Some low-income Louisiana women who become pregnant in 2014 may not be covered for prenatal care because of a disconnect between new state and federal health care policies.
The problem cropped up with interpretations of a federal rule governing the new federal Affordable Care Act.
State health officials planned to reduce state Medicaid eligibility from 200 percent of the federal poverty level to 133 percent for pregnant women since they would be covered through the federally subsidized insurance exchanges.
Women who are pregnant before Jan. 1, would continue with state Medicaid coverage through their pregnancy.
Now, the federal Centers for Medicare and Medicaid Services has thrown the state a curve.
If the women are not enrolled in a health plan at the time they get pregnant, there would be no prenatal coverage.
“Right now, we are reworking our policy because we definitely want them to get prenatal services,” said state Department of Health and Hospitals Secretary Kathy Kliebert. “We worked too hard on our birth outcomes to lose any ground there. We want to make sure that pregnant women are covered.”
The state has been making progress on improving the health of newborns because of mothers who receive good prenatal care are less likely to have babies that need intensive care at birth.
Under the change, an estimated 2,626 pregnant women would no longer be covered by Medicaid because they could get subsidized coverage through the insurance exchanges set up by the Affordable Care Act, according to state officials.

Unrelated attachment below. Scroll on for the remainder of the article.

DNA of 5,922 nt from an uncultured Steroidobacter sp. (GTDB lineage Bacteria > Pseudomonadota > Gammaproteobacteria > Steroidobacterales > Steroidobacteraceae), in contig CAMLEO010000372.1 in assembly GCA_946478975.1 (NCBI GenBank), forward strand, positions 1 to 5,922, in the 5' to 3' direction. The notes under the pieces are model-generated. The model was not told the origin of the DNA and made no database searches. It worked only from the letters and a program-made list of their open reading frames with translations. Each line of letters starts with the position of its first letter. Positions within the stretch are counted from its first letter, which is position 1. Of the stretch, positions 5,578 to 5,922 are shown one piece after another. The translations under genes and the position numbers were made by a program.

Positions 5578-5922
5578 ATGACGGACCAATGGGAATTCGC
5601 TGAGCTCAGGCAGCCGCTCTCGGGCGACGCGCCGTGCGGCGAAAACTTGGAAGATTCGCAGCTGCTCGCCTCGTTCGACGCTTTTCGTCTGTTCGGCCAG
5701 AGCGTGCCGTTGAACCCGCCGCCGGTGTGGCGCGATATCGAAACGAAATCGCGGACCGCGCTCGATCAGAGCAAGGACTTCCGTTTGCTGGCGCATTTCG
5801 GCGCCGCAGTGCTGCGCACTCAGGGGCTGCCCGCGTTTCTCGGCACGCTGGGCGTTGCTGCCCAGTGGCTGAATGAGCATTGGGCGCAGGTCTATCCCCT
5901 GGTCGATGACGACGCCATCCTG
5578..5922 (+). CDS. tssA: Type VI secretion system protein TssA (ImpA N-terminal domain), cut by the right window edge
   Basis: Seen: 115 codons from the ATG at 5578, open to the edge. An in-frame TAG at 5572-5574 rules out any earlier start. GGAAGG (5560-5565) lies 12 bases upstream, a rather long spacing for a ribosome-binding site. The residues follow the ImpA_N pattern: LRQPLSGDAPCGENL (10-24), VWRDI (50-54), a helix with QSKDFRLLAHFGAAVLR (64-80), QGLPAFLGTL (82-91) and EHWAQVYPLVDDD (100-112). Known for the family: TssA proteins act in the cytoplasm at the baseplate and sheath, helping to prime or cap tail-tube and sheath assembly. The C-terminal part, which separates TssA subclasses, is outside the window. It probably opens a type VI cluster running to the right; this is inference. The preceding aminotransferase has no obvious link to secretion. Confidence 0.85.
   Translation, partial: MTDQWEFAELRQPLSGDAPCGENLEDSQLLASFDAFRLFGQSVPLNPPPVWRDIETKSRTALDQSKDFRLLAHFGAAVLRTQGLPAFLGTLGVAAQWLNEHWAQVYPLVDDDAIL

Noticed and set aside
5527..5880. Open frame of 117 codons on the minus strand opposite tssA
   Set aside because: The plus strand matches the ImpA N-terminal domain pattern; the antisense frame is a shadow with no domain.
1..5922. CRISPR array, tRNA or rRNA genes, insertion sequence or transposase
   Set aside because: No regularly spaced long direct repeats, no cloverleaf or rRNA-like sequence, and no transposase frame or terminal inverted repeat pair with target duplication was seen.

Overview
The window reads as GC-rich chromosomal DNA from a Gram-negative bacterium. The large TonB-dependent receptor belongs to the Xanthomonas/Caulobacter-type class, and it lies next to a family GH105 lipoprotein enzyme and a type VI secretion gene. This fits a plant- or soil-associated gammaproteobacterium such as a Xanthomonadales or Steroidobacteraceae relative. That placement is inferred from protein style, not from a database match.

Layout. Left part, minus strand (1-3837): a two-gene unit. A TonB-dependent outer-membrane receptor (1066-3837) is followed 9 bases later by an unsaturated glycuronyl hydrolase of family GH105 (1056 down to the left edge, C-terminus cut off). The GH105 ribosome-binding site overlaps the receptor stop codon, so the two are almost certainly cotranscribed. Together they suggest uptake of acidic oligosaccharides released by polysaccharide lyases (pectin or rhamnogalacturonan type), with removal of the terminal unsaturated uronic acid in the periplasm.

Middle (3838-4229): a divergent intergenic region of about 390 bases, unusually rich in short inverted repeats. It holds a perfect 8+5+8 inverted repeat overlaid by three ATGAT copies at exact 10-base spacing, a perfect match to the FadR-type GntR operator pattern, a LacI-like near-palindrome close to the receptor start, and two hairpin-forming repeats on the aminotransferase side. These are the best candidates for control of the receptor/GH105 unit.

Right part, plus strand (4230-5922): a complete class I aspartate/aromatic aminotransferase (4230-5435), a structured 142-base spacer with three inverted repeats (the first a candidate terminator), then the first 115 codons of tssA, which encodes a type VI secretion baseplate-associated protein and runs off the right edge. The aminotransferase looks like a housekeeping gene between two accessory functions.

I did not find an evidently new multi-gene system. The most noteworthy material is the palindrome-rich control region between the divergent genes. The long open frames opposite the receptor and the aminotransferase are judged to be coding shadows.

The women fall between the 200 percent of federal poverty level eligibility or $39,060 for a family of three and the proposed 133 percent or $25,975 for a family of three that would take effect in the state’s Medicaid program Jan. 1.
A new Centers for Medicare and Medicaid Services interpretation of the term “qualifying life event” would leave some of those women in the gap without prenatal care, Kliebert said.
The definition of a qualifying event to enroll in the new health insurance exchange outside of the open enrollment period removed the event of becoming pregnant. Now it states the event is the birth of the baby that qualifies a woman for coverage.
So becoming pregnant will not be a qualifying life event to trigger a special insurance exchange enrollment period for women, Kliebert said.
“It’s not the pregnancy. It’s the birth,” she said.
State health officials have been trying to discuss coverage option possibilities with the Centers for Medicare and Medicaid Services but it has been slow going because of the just ended federal government shutdown, she said.
Kliebert she feared a lot of women won’t sign up through the insurance exchange, then get pregnant and know they need coverage.
“It will be a continuing problem,” Kliebert said. “If somebody signs with an exchange it would not be an issue. If they don’t, you are always going to have a problem.”